Tuesday, January 29, 2013

Think it through, fool!

Prime Minister Gillard's male defacto Tim Mathieson has been in the news a lot lately, and among the many images I've recently seen was one of Julia Gillard making an address in front of a banner for Menslink, a free counselling and mentoring the service for young men and their families in Canberra. She would have been doing this in partnership with her partner (I hate that overly-vague word) who is a supporter of that single-sex charity. Mathieson appears to have a particular commitment to male-only charities, with his high-profile support of men's sheds, another male-only charity. Perhaps he is doing this to get away from the traditionally feminine gender-stereotyping associated with his role in politics, as the partner of the leader. Unfortunately, in embracing everything manly in image, he has reinforced gender stereotypes rather than challenged them, and it is a mystery to me why so many political commentators seem to think Mathieson is in any way revolutionary in his role. Mathieson didn't explicitly embrace the supportive role that has previously been associated with women. He didn't dare to do this and then face up to and criticize the sexist jibes that would have followed. Instead he chose to wander into the shed that is only for men, with the other "blokes", thus walking backwards in time five decades to a nineteen-fifties mentality, which many of the retired men who are members of the men's shed movement can probably remember first-hand. 

You might think I'm being harsh about a person who has been thrown into the political spotlight without even being a politician himself. I understand that Mathieson's role would be a difficult one, but nevertheless I wish he had paid more heed to the damage that the ideas about gender that he supports can and does do in Australian society. The CEO of Menslink Martin Fisk recently addressed a reception at the Lodge hosted by Prime Minister Gillard and Tim Mathieson. A post including a transcript of Mr Fisk's speech was posted at the Menslink website a couple of days ago: http://menslink.org.au/menslink-ceo-addresses-pms-xi-pre-match-reception-at-the-lodge/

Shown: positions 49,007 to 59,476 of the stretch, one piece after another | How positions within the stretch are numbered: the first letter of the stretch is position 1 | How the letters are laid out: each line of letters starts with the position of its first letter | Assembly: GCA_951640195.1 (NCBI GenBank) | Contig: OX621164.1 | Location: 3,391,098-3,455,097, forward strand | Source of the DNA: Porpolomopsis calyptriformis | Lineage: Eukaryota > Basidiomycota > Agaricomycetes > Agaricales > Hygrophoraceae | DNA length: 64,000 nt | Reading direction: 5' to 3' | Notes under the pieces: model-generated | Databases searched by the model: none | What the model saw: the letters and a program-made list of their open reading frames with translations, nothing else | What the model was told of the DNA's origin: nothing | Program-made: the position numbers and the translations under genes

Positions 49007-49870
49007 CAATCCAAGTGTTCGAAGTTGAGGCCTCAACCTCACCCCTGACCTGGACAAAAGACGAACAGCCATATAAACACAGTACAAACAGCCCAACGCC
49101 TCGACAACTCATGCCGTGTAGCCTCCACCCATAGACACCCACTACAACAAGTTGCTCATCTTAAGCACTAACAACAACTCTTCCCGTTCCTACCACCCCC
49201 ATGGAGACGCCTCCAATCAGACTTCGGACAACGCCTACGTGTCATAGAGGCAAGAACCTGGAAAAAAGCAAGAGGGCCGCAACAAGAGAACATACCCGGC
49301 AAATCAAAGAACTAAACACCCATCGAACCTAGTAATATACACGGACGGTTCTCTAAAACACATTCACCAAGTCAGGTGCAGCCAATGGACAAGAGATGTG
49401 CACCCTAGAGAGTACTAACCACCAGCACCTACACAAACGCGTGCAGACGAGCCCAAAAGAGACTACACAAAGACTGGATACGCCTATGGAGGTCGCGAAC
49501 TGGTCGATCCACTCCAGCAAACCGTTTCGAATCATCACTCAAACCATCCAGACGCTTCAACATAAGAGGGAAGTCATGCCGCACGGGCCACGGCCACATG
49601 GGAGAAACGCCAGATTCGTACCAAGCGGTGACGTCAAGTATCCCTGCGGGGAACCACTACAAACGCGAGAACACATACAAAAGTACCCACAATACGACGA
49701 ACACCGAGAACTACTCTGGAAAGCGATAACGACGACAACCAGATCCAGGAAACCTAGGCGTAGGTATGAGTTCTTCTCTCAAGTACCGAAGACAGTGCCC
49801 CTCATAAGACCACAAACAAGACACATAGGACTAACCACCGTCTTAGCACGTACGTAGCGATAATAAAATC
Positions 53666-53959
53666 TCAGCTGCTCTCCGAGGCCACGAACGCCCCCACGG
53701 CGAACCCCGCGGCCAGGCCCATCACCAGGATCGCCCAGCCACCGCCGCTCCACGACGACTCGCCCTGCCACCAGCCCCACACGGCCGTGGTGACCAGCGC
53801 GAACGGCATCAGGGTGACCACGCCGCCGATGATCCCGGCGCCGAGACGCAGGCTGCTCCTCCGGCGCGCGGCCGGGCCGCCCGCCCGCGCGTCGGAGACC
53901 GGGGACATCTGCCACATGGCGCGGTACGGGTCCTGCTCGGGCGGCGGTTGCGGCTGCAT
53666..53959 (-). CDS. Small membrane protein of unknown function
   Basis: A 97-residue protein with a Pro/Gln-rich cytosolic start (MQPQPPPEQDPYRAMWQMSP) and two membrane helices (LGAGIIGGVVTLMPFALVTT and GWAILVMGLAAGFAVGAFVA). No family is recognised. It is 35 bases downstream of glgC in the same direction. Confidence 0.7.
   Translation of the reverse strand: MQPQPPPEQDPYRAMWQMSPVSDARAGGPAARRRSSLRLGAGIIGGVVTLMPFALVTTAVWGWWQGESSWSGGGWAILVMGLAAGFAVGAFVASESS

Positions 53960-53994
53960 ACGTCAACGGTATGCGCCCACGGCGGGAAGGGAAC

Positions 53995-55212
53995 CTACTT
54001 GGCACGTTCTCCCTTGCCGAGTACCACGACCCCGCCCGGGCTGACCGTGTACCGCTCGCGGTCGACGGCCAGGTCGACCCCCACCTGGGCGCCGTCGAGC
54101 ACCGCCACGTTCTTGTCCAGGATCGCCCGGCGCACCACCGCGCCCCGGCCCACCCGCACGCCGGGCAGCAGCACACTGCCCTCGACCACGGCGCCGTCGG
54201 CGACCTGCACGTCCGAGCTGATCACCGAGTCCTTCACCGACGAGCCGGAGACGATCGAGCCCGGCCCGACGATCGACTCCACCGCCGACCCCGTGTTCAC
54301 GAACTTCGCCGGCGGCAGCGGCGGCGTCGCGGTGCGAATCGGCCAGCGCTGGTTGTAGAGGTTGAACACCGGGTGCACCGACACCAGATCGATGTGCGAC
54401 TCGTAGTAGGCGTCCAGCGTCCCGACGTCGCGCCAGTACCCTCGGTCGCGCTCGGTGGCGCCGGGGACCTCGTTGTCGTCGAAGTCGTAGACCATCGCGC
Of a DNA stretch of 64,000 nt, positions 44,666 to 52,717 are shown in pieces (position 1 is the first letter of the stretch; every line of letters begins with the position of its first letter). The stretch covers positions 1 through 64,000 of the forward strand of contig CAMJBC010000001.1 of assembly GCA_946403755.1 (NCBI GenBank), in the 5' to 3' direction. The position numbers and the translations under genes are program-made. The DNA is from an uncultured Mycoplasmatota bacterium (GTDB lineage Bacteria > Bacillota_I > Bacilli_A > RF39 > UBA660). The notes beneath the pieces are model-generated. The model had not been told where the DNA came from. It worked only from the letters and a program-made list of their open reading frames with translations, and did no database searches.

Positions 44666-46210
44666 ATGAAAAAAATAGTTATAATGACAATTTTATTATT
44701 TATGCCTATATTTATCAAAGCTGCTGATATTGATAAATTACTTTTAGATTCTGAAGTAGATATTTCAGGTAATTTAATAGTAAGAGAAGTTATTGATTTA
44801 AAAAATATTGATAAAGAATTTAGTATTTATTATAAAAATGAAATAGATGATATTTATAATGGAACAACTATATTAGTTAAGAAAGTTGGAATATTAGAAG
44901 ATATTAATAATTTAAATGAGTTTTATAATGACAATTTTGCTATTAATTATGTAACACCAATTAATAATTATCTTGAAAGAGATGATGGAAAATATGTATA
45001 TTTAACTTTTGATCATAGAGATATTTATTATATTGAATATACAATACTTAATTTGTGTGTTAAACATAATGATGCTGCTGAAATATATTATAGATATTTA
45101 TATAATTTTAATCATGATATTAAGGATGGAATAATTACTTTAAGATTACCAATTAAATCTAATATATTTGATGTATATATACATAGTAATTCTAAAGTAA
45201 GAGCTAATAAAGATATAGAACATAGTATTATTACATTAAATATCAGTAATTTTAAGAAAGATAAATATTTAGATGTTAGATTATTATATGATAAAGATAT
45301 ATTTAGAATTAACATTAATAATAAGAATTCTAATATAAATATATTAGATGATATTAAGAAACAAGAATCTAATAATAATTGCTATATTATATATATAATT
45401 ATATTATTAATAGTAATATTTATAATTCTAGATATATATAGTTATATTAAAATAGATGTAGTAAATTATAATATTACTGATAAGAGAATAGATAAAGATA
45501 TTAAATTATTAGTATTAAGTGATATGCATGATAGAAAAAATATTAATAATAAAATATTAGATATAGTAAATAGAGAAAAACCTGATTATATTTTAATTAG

Setting aside my concerns about the manipulative use of statistics in claims about mental health issues in this speech (a trick that the Australian public has been duped with many times by Australian celebrity psychiatrists), I wish to take issue with the gender-related assumptions that this speech appears to be based upon. The idea that the genders have important psychological differences has internationally grown in popularity to a striking degree in recent decades, an idea that has been supported by and publicly promoted by some psychology researchers and criticised by others. A prominent supporter of these ideas is the autism researcher Prof Simon Baron-Cohen at the University of Cambridge. I have written many posts in which I have raised questions about Baron-Cohen's research and popular books. The now-popular idea that there are profound psychological differences between the human genders is an element supporting the popular belief that children need parental role models of both genders (or a good non-parental substitute), especially a parental role model of their own gender. It is very clear that this belief is an underlying assumption of the speech recently given by the CEO of Menslink. This popular belief inevitably leads to beliefs that sole parent mothers are insufficient to parent sons and vice-versa, that single parents are insufficient as parents, that same-sex parents are jointly insufficient as parents, and that children from such families are in some way psychologically undeveloped or damaged, especially ones who were raised without a parent of their own gender. A great many individuals and families are condemned by this inter-connected set of beliefs about psychology and gender, which are to my knowledge not supported by scientific evidence. There is rarely any acknowledgement that single-parent families are often living in poverty, and this stressful economic situation is rarely cited as a possible cause of social problems that are thought to be common to this type of family. This is all stupidity of the most insidious kind, with the potential to do much harm in Australian society, and to distract the public and decision-makers from the major social issues in Australian society, such as economic inequality, racism, unemployment, sexism and a large and growing the gender pay gap. Has Mr Mathieson spared a moment's thought about these issues? 

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